Seasonal affective Disorder (SAD)

 

During the winter in the UK, we have shorter days and longer nights, the clocks go forward so we lose an hour then it gets darker sooner. Seasonal Affective Disorder SAD, affects up to 2 million people in the UK during the autumn and winter months. 

When you consider those of who don’t necessarily depressed during the winter, but you are not as happy, cheerful and your mood is quite low. This is known as the Winter Blues, Subsyndromal Sad. 

During these months, you can experience low mood, excessive eating or lack of appetite, sleep problems, anxious feelings, low motivation, tiredness, weight gain and mood swings.

There are several reasons why people may develop S.A.D. With our modern-day lifestyle where we go to work when it is dark and come home when it is dark in the Winter, we have less downtime – less time to go out to be with nature, A lot of our activities are based indoors where we socialise with our families and friends in each other homes, we work in an office all day with artificial lighting, we watch T.V.  SAD is affecting more and more people.

However, there is a lot you can do minimise how it affects you. I have put together 9 things you can try – Not in any particular order of importance.

  1. Speak to your GP – You can start by speaking to your doctor to see if you could get a diagnosis. You could work out if it is SAD and not clinical depression.
  2. Go outdoors – During the winter months when it is cold and dark, many of us retreat to indoors. Going through nature and being outdoors is fantastic for your emotional health. A report has shown that those living near to green spaces are less likely to be on anti-depressants.http://www.foeeurope.org/sites/default/files/biodiversity/2017/briefing_nature_health_equity_march2017.pdf.
  3. Exercise – By going out for a walk, hike or run will not only help you emotionally but physically with the benefits of exercise as well. The benefits of exercise to help with symptoms of depression is well documented.
  4. Eat well and drink well: It is so easy to just indulge in junk food during the winter months when we are feeling more tired and drained. It is also important to remember that when we go through a long period of time without eating, our blood sugar levels drop, when our sugar levels fall, our mood often lowers as well.. Eat lots of protein, leafy greens and fish which will help keep hormones in check and boost serotonin levels You need to also be mindful of what you drink by being careful not to increase your alcohol intake as alcohol is a depressant.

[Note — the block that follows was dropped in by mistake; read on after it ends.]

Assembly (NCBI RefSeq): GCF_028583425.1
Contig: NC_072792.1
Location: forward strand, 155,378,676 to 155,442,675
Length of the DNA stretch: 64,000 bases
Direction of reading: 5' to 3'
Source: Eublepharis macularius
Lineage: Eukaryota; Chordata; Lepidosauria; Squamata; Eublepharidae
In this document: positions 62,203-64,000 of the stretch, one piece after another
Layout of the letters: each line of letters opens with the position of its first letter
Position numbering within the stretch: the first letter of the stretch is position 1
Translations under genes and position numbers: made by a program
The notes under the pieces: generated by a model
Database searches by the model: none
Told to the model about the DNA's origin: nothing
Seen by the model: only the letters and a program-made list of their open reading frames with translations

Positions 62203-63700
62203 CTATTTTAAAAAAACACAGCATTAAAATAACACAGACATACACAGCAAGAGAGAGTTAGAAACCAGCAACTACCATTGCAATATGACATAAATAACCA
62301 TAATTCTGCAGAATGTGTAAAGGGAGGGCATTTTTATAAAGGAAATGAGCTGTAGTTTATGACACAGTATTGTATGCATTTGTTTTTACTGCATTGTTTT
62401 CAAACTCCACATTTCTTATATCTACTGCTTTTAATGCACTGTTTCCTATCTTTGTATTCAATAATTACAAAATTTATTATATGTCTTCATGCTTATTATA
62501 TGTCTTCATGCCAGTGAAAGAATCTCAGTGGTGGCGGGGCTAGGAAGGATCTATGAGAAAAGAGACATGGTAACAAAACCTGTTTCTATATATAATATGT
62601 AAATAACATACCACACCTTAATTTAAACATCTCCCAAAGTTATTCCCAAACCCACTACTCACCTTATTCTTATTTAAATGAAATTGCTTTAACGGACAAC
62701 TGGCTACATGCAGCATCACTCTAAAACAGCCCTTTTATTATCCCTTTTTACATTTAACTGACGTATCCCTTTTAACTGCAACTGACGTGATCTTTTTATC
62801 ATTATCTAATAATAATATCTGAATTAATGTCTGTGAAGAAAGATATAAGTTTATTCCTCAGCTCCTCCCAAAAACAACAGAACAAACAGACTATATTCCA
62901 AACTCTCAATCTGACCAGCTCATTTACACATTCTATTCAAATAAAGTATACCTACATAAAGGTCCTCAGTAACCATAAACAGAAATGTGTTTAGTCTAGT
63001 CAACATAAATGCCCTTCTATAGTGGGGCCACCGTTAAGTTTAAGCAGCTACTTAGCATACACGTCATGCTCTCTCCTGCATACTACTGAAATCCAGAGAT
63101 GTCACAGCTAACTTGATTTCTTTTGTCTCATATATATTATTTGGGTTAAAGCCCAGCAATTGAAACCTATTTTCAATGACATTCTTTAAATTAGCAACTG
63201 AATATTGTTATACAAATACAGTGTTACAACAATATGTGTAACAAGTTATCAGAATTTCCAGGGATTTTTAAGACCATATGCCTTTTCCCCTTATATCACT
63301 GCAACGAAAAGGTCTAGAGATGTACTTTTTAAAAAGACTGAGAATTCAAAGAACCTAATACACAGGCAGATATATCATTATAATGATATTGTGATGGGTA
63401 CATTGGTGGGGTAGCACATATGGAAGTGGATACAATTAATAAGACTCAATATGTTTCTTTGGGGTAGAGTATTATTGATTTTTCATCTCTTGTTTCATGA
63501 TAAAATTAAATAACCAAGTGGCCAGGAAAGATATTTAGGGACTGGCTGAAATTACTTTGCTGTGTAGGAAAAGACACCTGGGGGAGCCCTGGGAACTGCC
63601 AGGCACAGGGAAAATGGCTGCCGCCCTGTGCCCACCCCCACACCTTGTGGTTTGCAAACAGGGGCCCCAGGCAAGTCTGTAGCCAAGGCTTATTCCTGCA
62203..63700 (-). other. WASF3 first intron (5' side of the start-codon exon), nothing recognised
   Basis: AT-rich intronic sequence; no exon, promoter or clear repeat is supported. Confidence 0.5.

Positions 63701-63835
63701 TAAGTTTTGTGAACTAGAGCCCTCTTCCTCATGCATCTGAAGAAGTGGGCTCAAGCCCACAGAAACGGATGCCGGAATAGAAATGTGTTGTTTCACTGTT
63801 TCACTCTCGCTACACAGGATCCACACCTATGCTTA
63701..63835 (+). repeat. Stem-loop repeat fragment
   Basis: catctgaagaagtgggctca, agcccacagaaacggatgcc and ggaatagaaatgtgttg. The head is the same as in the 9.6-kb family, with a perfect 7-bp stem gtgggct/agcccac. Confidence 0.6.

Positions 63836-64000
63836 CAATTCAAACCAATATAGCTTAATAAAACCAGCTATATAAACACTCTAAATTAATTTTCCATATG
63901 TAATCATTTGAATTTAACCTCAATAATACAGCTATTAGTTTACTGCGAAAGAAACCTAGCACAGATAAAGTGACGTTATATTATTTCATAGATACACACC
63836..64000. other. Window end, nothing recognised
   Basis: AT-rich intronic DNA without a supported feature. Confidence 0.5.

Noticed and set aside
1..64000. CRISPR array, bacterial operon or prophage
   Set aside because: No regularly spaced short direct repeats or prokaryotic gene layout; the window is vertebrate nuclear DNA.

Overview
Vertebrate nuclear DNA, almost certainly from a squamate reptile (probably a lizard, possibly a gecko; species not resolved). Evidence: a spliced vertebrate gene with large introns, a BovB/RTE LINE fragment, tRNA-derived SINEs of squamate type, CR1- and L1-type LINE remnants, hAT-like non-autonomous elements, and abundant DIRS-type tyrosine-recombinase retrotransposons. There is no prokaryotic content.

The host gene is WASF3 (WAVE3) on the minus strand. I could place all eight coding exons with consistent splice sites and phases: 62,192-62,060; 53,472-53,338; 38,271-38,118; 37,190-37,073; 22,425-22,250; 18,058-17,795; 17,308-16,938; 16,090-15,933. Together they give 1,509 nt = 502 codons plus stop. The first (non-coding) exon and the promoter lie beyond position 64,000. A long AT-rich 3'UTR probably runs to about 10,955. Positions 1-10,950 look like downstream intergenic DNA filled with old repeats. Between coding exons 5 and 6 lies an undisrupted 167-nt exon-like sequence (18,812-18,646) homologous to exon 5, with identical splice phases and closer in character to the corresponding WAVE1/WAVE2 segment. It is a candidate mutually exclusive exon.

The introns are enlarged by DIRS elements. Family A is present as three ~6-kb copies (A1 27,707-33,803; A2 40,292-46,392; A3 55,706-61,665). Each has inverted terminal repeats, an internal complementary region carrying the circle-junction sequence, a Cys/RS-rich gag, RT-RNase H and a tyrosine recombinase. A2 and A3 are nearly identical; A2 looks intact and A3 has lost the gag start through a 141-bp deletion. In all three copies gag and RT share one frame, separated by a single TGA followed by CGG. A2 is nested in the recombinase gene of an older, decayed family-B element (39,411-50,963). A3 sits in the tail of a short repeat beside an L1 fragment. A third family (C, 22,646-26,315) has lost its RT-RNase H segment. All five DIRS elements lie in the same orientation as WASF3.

5. Vitamins and Supplements – There are a number of vitamins and supplements that are beneficial for SAD. The main ones are St John’s Wort which is quite popular and widely available; 5-HTP: 5-hydroxytryptophan comes from an African bean that helps increase brain serotonin levels which when is low tends to trigger depression; We get Vitamin D from Sunlight which during winter some of our vitamin d levels is really low. You can check your vitamin D levels through your GP.
  6. Try and plan for those long winter months if possible. You can exclude projects that could be too challenging i.e. moving house. Ask your manager if you could re-arrange your diary so you are not stuck in doors all day. You can also try and plan something nice at the weekends so you will have things to look forward to rather than going home on Friday and hibernating till Monday.
  7. Light box – Some people find that sitting by a special lamp called a light box for 1/2 hour beneficial. The light here simulates the sunlight that is missing during the winter months.
  8. Try and have fun – You don’t need to plan anything major but this could include avoiding people that will bring you don’t and not understand how you could be feeling, arranging a cosy night in with a comedy DVD and not watching the new 24/7. In fact you can go one step further and avoid the soap operas during the winter as they tend to bring out more and more dramatic story lines to help bolster their ratings which is not good for your mood.
  9.  Talk it through – some people don’t like the winter as it is the time of year they lost someone close so the cold brings back lots of memories. You can also feel very lonely and isolated as most people tend to stay indoors more often. Talking it through will help you explore your feelings and work though any pain that you may be experiencing. If you can’t do this, you can also process you feelings by writing them down in a journal.

Let me know which ones you have tried that have worked for you, in particular any that is not listed here

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